This article was published in Australian Dictionary of Biography, Volume 2, (MUP), 1967
Roderic O'Connor (1784-1860), public servant and landowner, was the son of Roger O'Connor and his first wife Louisa Anna, née Strachan. His father, descendant of a rich London merchant, was an eccentric Irish landowner whose sympathies veered from suppression of agricultural rioters to support of United Irishmen; by a second marriage he had two notable sons: Feargus, who became an erratic leader of English Chartists, and Francis, who won high military and political rank in Bolivia.
O'Connor's motives for emigrating to Van Diemen's Land can only be guessed, but the fact that he brought with him in his own ship Ardent his natural sons William and Arthur (Rattigan) may give the clue. They arrived in May 1824 and O'Connor, who had considerable capital, received a free 1000-acre (405 ha) grant on the Lake River. Here his experiences on his father's land and as a practical engineer were not wasted; bridges, weirs and farm buildings were among his early improvements. He lost no opportunity to increase his estate either by free grant or by shrewd purchase and in four years had trebled it.
Lieutenant-Governor (Sir) George Arthur, whose patronage and protection O'Connor was many times to enjoy, chose him to be third commissioner of survey and valuation. The commission had been set up in consequence of the British government's instructions to have the colony divided into counties, hundreds and parishes, and to have the waste lands of the Crown valued for purposes of levying quitrent; Arthur used them for many other purposes, such as reporting on the suitability of areas for towns, and surveying harbour facilities and the route for a north-south road.
O'Connor's journals point to the conclusion that he was the commission's most active member; in company with Peter Murdoch between 1826 and 1828 he examined all the settled districts of the island; what he saw is recorded in vivid and uncomplicated language that goes far beyond the usual limits of official reports. The journals give an entertaining picture of the landed community, exposing various stratagems to defraud the government of land and other assets, describing farming methods and improvements, recalling the humble and sometimes disreputable beginnings of many of the wealthy people and fulminating against the unrighteous. They reflect a hot-tempered, outspoken, worldly-wise, contentious and egotistical Irish personality, but one possessed of wit and commonsense.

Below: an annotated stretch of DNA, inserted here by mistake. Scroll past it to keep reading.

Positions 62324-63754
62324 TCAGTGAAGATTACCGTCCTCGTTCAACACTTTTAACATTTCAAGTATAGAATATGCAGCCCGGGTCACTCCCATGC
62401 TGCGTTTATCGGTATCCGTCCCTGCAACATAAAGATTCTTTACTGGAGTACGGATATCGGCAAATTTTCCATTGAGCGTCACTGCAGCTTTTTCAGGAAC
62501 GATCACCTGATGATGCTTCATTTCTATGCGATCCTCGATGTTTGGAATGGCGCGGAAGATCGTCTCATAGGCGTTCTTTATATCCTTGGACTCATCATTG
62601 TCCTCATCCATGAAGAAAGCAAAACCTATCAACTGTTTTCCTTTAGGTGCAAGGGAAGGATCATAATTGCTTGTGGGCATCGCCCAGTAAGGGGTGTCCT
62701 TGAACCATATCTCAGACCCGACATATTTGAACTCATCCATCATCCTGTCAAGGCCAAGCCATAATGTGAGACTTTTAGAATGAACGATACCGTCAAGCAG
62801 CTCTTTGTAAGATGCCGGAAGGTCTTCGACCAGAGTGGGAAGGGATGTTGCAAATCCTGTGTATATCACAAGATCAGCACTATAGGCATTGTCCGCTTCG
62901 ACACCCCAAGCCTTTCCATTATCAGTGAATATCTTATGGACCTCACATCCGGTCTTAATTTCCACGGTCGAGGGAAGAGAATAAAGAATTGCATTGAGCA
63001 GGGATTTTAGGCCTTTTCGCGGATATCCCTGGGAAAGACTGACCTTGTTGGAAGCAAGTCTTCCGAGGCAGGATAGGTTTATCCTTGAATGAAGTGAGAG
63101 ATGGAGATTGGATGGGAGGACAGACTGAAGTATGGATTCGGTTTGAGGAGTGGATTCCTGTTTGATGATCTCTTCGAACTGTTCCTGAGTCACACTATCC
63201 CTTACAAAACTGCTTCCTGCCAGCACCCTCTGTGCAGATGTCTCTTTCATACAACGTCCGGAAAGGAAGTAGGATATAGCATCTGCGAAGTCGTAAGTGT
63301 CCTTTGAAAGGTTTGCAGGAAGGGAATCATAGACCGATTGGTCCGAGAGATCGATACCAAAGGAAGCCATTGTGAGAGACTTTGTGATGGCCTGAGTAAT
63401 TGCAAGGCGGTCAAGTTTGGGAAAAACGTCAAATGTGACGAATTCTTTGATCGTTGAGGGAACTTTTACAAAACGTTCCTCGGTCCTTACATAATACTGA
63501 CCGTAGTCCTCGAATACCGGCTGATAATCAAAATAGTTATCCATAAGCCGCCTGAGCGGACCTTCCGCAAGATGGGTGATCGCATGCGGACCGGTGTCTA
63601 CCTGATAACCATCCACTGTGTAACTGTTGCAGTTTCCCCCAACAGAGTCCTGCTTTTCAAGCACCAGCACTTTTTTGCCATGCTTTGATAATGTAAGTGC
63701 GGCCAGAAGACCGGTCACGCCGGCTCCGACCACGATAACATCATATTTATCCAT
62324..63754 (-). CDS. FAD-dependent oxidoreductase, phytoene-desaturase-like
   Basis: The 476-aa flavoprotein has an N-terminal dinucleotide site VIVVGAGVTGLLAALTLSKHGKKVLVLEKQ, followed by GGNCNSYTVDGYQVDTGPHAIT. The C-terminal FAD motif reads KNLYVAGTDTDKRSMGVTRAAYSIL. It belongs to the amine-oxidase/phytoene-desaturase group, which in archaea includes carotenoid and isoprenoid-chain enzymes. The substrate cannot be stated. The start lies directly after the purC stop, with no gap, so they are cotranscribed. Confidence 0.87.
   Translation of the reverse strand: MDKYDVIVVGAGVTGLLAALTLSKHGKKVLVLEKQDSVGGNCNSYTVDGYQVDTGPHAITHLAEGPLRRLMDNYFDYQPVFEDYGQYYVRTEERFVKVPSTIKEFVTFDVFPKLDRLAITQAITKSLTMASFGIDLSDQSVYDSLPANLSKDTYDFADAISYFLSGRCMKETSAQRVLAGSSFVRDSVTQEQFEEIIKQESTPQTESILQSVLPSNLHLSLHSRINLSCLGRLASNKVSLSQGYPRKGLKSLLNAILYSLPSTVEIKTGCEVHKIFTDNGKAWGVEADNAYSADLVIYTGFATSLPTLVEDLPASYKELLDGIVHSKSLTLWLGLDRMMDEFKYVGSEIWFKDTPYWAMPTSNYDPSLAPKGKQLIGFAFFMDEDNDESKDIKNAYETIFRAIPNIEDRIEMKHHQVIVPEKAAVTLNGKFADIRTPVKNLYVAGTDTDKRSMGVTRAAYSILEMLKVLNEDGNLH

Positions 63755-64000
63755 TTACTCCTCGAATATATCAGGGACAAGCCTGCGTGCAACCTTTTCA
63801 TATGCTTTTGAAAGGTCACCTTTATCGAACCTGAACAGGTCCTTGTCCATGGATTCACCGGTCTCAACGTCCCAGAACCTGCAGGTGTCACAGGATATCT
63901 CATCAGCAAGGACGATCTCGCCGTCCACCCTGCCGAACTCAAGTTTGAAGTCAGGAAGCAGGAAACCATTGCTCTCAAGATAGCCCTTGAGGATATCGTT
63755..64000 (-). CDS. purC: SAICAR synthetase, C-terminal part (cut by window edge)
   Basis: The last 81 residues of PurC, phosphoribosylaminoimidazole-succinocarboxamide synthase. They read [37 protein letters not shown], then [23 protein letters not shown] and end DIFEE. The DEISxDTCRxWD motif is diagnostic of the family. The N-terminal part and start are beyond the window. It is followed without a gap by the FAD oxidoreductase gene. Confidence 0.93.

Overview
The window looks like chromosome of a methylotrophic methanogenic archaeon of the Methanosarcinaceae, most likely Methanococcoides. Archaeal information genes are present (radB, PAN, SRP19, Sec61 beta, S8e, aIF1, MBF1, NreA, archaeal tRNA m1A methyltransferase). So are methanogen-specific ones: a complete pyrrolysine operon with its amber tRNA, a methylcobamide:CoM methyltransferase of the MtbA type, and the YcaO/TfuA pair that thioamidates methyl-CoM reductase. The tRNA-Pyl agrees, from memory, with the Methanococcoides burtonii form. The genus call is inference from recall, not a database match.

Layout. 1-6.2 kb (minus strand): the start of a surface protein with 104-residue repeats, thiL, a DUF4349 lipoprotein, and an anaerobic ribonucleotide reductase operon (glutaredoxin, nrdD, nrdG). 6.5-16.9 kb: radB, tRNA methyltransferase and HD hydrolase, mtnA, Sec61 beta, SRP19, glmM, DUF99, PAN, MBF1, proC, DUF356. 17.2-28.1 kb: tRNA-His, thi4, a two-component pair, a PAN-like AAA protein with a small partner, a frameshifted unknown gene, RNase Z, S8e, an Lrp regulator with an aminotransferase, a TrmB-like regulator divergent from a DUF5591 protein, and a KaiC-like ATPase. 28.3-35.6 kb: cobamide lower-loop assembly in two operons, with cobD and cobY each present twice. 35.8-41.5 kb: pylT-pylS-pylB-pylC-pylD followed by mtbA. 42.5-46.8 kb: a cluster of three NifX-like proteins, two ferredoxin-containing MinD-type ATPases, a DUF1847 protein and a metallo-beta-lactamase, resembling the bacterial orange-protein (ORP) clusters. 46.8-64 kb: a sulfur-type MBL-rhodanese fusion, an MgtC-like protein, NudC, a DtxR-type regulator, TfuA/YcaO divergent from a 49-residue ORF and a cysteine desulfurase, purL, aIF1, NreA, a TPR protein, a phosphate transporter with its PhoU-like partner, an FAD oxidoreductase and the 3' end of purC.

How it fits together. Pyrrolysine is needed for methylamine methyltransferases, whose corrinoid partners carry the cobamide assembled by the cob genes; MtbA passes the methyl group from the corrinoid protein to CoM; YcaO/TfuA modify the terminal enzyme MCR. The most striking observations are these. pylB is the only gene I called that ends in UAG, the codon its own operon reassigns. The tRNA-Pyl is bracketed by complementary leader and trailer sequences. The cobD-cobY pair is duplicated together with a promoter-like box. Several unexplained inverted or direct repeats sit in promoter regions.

When his field work as commissioner ended, O'Connor was made inspector of roads and bridges, a post which gave him control of many hundreds of convicts on public works and put several major projects in his charge; these included the new wharf in Hobart Town, the Bridgewater causeway, as well as 'nearly all the finished parts of the Roads in this Colony'. He was also a magistrate and a member of the board for investigating disputed claims to land.
O'Connor left active public life when Arthur's governorship came to an end in 1836. But his many quarrels with officials and others, aired both in the courts and the press, insured him a place in the public eye; libel cases and lengthy and vigorous exchanges with his opponents in the newspapers, in one section of which he was influential lent colour to his position as one of the largest landed proprietors in the colony. Lady Jane Franklin told her sister that he was 'a man of immense estate … bound by ties of I know not what nature to the Arthur faction … but … a man of blasted reputation, of exceedingly immoral conduct and of viperous tongue and pen'. A large employer of convict labour on his estates, O'Connor was also from personal conviction solidly opposed to the anti-transportationists; this attitude probably influenced Lieutenant-Governors Sir John Eardley-Wilmot and Sir William Denison in nominating him for two terms, 1844-48 and 1852-53, in the Legislative Council.
The son of a professed atheist, O'Connor turned to the Roman Catholic Church very late in life; in the year of his death he gave it £10,000 for a cathedral in Hobart. In old age his irascibility became notorious, as from his Benham estate the 'red-hot Irishman' quarrelled with his neighbours and waged war on the local road trust. When he died in July 1860, he owned eleven properties totalling 65,000 acres (26,305 ha) and had 10,000 acres (4047 ha) of leasehold. William had died in 1855 and Arthur inherited the estate.
P. R. Eldershaw, 'O'Connor, Roderic (1784–1860)', Australian Dictionary of Biography, National Centre of Biography, Australian National University, http://adb.anu.edu.au/biography/oconnor-roderic-2518/text3407, accessed 12 December 2013.
This article was first published in hardcopy in Australian Dictionary of Biography, Volume 2, (MUP), 1967